‘Social innovation’ studies launched to tackle food waste

European food waste prevention project Food Use for Social Innovation by Optimising Waste Prevention Strategies (FUSIONS), has announced the launch of seven feasibility studies that will look into how ‘social innovation’ can help tackle food waste.

The feasibility studies, whittled down from 39 proposals submitted to the call for ideas between February and November 2013, will look at how different social activities, such as using the Internet to connect those with surplus food to those who need it, can help achieve a ‘more resource-efficient Europe by significantly reducing food waste’.

According to FUSIONS, social innovation has a ‘huge potential to complement existing research, technological and communications activities’ in reducing food waste arisings in Europe, which current account for about 90 million tonnes of food per annum.

It is hoped the feasibility studies will help ‘discover the potential of social innovation, and some of the key barriers and opportunities to its delivery’ and thus ‘deliver real-world findings that are easily diffused’.

The Waste & Resources Action Programme (WRAP), FUSIONS’s UK partner, is leading the work to identify, implement and evaluate the seven FUSIONS feasibility studies.

Andy Dawe, Head of Food and Drink at WRAP said: "WRAP’s principal role within EU-FUSIONS is to develop and deliver some novel feasibility studies to identify solutions throughout the food chain to reduce food waste. The focus has been to explore socially innovative measures to prevent food waste using a multi-stakeholder approach. The studies selected will provide insight into the types of social innovation initiatives that work in different food cultures and contexts. We will be reporting on the project outcomes to enable others to replicate them and help to reduce food waste across Europe."

Feasibility study details

The seven studies being undertaken across Europe are: 

The Gleaning Network EU

Run by food waste campaigners Feeding the 5000, the Gleaning Network EU aims to develop best practice guidance and support for the creation of national ‘gleaning networks’ to redistribute wasted fruit and vegetables from farms to charities.

The study will provide a model for collaboration between growers, grassroots volunteers and charities across Europe, as well as giving specific support to groups initiating gleaning networks.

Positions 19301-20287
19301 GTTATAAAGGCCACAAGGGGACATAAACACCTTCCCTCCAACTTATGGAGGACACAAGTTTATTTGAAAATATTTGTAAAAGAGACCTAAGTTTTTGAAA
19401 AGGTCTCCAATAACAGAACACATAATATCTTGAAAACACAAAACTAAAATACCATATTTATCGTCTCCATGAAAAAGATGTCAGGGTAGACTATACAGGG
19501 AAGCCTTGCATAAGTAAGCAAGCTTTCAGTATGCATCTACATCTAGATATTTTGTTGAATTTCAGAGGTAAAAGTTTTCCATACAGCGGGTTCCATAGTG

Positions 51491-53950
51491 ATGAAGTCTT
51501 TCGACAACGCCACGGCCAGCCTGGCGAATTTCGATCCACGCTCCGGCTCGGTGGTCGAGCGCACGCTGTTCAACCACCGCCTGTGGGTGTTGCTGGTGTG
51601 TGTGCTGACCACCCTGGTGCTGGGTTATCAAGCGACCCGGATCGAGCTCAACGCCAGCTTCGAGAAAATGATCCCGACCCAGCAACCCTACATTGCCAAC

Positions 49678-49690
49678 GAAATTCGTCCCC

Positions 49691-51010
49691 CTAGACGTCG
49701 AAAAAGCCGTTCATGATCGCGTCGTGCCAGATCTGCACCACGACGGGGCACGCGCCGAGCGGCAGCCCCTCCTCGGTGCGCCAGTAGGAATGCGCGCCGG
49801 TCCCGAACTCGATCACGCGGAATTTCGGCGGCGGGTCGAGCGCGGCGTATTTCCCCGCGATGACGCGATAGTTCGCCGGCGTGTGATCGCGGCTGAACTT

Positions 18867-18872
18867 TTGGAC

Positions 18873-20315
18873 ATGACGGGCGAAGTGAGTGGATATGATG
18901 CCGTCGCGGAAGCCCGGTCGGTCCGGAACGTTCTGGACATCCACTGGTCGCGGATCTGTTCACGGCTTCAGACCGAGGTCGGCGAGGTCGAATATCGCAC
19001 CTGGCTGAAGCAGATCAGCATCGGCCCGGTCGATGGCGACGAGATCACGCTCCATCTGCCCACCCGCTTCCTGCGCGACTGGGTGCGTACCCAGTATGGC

Disco BôCô

Run by Feeding the 5000 in the UK and BIO by Deloitte in France, Disco BôCô aims to organise collaborative and festive events to bring people together to cook and preserve discarded fruits and vegetables.

The project aims to ‘mobilise local communities to connect and make use of food surplus’ by developing domestic preservation skills.

Food Service and Hospitality Surplus Redistribution

Run by The Hungarian Foodbank Association in Hungary and BIO by Deloitte, this feasibility study will develop new social relationships between the food-service sector and food banks in Hungary, and work to provide a model for collaboration that can be replicated across Europe.

Advancing Social Supermarkets

Run by Austria’s University of Natural Resources and Life Sciences and BIO by Deloitte, this study supports the implementation of ‘social supermarkets’ in the EU, which provide cut-price food to those suffering from food poverty.


Run by the Swedish Institute for Food and Biotechnology, the Order-Cook-Pay study aims to tackle canteen food waste by developing and implementing a web-based tool to provide school kitchens and business canteens with accurate information about the numbers of lunches to serve.

Surplus Food

Run by Stop Wasting Food (Stop Spild Af Mad) and Communiqué in Denmark, this study tests a ‘decentralised system’ via the Internet or SMS service that allows food suppliers, such as local food producers, retailers, restaurants and catering outlets, with those providing food to those in need, such as homeless shelters, crisis and refugee centres, and women’s shelters.

Cr-EAT-ive Schools

Run by Anatoliki (Development Agency Thessaloniki) in Greece, the Cr-EAT-ive School project seeksto develop food waste prevention methods and practical tips to encourage behaviour change in the families of preschool children (aged 3-5 years) at home, as well as in the food services of crèches and kindergartens.

This will be achieved through the development of a series of innovative educational tools and activities that will involve parents, children, preschool educators and cooks.

The FUSIONS project runs for four years, from August 2012 to July 2016, and is funded by the European Commission framework programme 7 and coordinated by Wageningen UR Food & Biobased Research.

It is estimated that the feasibility studies will cost a total of €200,000 (£168,000).

Read more about the seven social innovation studies or find out more about FUSIONS.